May 12, 2015

On surviving Mother's Day + Honey Fennel Gingerbread

I wanted to write a Mother's Day post, at the very least acknowledge the occasion with a special recipe, a kind thought, a photo of my mom and I, anything. But I began Sunday morning by accidentally going on Facebook. That did not go so well for me. I forgot last year's note to self to avoid FB like the plague on Mother's Day (and also ideally hide in a dark hole and not come out for days after). 




Yup. Some years are rougher than others. It's funny how grief doesn't follow a linear or logical path. It's been close to 6 years since my mom died, and I'm still at times whammed in the gut, usually when I least expect it. Most of the time, I'm fine. As Hope Edelman says in this year's Mother's Day Letter to Motherless Daughters: "A mother-sized hole will always exist in your life. But as the author Abigail Thomas has said, eventually you get used to never getting used to it." Nailed it.





My mom actually hated Mother's Day. She thought it was a corporate hallmark holiday that was cheesy and overly-commercial. So there. It makes me laugh when I think of it. Mother's Day rubbed her anti-establishment spirit the wrong way, for probably all the same reasons she wanted me and my sister to call her by her actual name, instead of mommy. But I think she secretly delighted in anything special we did to mark the occasion. For all her rebelliousness against mainstream culture, she had the most tender heart I've ever met.


My mom and our unconventional post-modern art 'Christmas tree', circa 1985

Still, she always made a point of protesting if we did anything for Mother's Day. Save it for my birthday, she would say, that is the real day you should be celebrating me. I try to remind myself of this every year, sometimes it helps, sometimes it doesn't. My boyfriend also lost his mother, a few years before mine, so our approach is to just kind of pretend Mother's Day isn't happening and try to go about our regular activities. Denial seems like a lame way to go about it, but for now it's all we've got.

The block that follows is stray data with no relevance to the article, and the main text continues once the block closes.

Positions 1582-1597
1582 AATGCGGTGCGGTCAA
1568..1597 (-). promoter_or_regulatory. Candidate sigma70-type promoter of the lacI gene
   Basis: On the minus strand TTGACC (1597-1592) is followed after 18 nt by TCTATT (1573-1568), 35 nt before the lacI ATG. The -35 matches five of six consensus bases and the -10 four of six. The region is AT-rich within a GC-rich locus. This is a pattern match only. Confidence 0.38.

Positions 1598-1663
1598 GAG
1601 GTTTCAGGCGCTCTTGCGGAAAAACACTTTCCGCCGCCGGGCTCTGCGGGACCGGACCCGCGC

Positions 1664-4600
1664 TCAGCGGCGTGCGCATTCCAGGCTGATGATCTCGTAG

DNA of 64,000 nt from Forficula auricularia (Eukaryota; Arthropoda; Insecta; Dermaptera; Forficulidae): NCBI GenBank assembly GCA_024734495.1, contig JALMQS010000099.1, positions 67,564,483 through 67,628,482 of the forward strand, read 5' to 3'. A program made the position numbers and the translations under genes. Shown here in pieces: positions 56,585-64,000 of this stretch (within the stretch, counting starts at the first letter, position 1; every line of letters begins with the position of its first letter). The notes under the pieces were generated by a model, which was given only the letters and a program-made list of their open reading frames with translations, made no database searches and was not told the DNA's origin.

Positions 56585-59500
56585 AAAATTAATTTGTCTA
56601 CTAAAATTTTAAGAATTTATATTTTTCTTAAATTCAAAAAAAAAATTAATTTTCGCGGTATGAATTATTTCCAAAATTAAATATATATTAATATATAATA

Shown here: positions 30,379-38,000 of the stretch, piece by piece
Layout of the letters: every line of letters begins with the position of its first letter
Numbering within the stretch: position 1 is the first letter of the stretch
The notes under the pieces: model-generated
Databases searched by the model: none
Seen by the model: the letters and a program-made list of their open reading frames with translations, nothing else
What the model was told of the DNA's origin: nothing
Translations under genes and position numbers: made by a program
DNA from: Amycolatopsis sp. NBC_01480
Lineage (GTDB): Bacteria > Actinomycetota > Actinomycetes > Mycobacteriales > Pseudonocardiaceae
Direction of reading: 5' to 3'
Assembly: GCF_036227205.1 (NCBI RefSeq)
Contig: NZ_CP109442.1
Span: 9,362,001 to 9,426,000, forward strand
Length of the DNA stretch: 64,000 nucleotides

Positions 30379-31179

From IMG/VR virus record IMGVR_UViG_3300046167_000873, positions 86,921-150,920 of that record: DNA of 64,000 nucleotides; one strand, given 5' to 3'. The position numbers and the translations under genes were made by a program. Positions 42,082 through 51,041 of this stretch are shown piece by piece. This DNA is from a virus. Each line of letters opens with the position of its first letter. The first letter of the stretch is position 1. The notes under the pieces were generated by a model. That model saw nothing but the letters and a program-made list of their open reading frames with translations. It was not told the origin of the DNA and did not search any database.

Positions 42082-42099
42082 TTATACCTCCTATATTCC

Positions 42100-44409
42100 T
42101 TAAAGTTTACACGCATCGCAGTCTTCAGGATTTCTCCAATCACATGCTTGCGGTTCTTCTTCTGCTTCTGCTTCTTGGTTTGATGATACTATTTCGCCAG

With rarely-seen curlers in her hair, which she saw as an opportunity to be a goofball

So if any of you out there also found it to be a hard day to get through this year, for whatever reason…  a) please know you were not alone, b) I've got two things for you: my best gingerbread recipe, and these words that the one and only Helen Rosner posted on Facebook, which I found piercingly honest and funny and totally awesome and comforting:

"Love to all having a rough day because you don't have a mom, don't have the mom you want, aren't a mom & want to be, are a mom & don't want to be, hate old photos, or hate brunch."

I happen to love brunch and old photos, so I guess at least I have that going for me. More importantly, I had the mother I wanted, so I am infinitely blessed, no matter how much pain her physical absence causes me.





For my Honey Fennel Gingerbread recipe, whose ambrosial aroma has been clinically proven to melt away loneliness and post-holiday angst (or at the very least, just make a really really nice snack with tea), click hereAnd for those of you who are lucky enough not to suffer from Mother's Day PTSD, I hope it was a sunny and love-filled day this year. 




14 comments:

  1. Love the Christmas Tree. What a wild and wonderful childhood you must have had with such a creative and antiestablishment mama. I can tell I would love her already in her roller hairdo. I am so sad for you that you lost your mother so young. Such a heart ache. I lost my dad at 58 and he was 84. That was still too soon, but about right. I was able to nurse him for 17 month and have plenty of time to say goodbye, celebrate his life after his passing, and still miss him terribly daily. Mom is 85 and thriving... she will live to be 105, I am positive... but I am the only one of my pack of 5 that have been pals since we were 12 that has a parent left. I didn't understand until I lost one. Now I get it and I hope you can feel my hug.
    XOXOOX
    Valerie

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    1. Hi Valerie, thank you so much for your kind words and sharing your story. Death of a parent is hard at any age, I'm sorry to hear about your dad. Thank you for the hug and right back at you :-) xoxox

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